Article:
Testing Experts

  • Individuals who are educated and experienced in developing, administering, scoring, and analyzing examinations.

Testing Facilities

  • The physical location and equipment associated with testing. Facilities must be consistent and conducive to the best possible performance by the examinee. Frequently used testing facilities include, but are not limited to, universities, community colleges, conference rooms, training rooms, and quiet locations with computer stations.

Test Specifications

  • Also called an examination blueprint. Test specifications identify the proportion of questions from each domain and task that will appear on the examination. Test specifications are derived by combining the overall evaluations of each task’s importance, criticality, and frequency and converting the results into percentages.

Computer-based Testing Models

Adaptive Test

  • Variable-length test with items presented to the candidate based on his/her proficiency on the previously presented items. Adaptive tests require a large item bank, which has been pre-tested on a large candidate population.

Linear-on-the-Fly Test (LOFT)

  • A fixed-length test, with test items uniquely assembled for each candidate according to defined content and psychometric specifications. That is, upon each access, items are drawn from a large item bank according to the test content outline and statistical item performance data. A large item bank, from which the unique exam forms are drawn, reduces item exposure. Statistical performance data is required on all items in the item bank.

Linear Test

  • A fixed test form of predetermined items and length. In computer-based testing, the sequence of test items may be consistent for each candidate or randomly presented (i.e., scrambled). A large item bank is not required; however, items should be pre-tested to ensure their reliability if immediate score reporting is desired.

Sample Item Types

Multiple-choice Item

  • A test item for which the examinee must choose the correct or best answer from several given options. Multiple-choice items assess the examinee’s ability to recall facts, apply specific knowledge to a given problem or situation, and reach an appropriate conclusion by analyzing or evaluating information. Multiple-choice examinations can evaluate an examinee’s depth and breadth of knowledge in an objective manner during a reasonable testing period.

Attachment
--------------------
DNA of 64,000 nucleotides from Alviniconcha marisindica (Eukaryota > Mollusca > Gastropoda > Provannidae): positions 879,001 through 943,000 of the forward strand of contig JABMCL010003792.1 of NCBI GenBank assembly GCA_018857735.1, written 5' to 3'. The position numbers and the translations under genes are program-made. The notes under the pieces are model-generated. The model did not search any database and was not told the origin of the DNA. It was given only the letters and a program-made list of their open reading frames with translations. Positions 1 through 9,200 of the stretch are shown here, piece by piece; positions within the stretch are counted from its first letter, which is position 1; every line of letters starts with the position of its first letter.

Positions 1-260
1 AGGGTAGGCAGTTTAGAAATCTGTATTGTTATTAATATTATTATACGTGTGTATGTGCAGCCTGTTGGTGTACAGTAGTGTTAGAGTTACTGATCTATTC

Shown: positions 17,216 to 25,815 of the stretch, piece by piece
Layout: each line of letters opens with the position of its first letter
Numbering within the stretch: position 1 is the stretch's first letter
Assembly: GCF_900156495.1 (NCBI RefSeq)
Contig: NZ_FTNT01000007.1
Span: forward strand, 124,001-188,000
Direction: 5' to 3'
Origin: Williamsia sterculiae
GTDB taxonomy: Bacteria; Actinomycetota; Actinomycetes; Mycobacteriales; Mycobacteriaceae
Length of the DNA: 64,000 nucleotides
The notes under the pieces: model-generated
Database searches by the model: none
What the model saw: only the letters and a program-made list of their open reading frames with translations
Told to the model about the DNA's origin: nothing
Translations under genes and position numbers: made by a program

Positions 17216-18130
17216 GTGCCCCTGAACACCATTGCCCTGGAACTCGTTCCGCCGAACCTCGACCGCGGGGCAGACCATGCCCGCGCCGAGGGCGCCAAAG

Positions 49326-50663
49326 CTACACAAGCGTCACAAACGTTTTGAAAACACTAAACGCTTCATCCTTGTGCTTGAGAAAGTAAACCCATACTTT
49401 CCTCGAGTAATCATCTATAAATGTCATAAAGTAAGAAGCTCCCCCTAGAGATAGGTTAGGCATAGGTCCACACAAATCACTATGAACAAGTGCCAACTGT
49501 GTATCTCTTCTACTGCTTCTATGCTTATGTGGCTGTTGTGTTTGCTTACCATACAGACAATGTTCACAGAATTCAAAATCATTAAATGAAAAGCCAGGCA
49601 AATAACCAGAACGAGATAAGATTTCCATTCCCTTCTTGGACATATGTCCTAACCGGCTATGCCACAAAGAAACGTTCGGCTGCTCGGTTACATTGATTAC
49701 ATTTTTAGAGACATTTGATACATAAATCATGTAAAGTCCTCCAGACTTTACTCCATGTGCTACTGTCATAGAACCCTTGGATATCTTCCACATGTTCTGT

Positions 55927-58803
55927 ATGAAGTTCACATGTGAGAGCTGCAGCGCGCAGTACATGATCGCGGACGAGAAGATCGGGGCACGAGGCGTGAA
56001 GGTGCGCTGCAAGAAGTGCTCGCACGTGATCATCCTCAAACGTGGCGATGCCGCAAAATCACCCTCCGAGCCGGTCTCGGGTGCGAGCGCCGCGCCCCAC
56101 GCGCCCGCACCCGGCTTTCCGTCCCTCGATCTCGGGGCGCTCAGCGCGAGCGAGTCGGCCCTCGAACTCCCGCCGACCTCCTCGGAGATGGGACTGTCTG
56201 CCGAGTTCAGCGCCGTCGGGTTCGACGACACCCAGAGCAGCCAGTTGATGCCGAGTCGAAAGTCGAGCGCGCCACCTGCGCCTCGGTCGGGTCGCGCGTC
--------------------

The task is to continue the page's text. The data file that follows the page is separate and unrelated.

Oral/Practical/Performance-based Problem

  • Oral/practical problems provide an opportunity to assess how well an examinee brings all of his or her skills to bear in situations similar to those faced on the job. This complex interplay of skills is much more difficult to evaluate or score than deciding whether the response to a single multiple-choice test item is right or wrong. The many facets of competent performance on a complex task introduce the possibility that evaluators may view an examinee's performance differently. If two evaluators do not provide the same rating for an examinee’s performance, then the examination's reliability is compromised. There are many ways to reduce the subjectivity in scoring oral/practical examinations and increase the consistency across evaluators. One way is to break competent performance into small units or individual aspects of a task for scoring by the evaluators. It is much more likely that evaluators will be consistent when they are rating specific items rather than just providing a global rating on the examinee’s adequacy of general performance.

Simulation Problem

  • Simulation problems assess the examinee’s ability to expediently resolve real-life, decision-making situations. Examinees are presented with scenarios similar to those that might be encountered in actual practice. Examinees then must choose the most appropriate action(s) from among several alternatives. Simulation problems are objectively scored and may be offered in either a paper-based or computer-based format.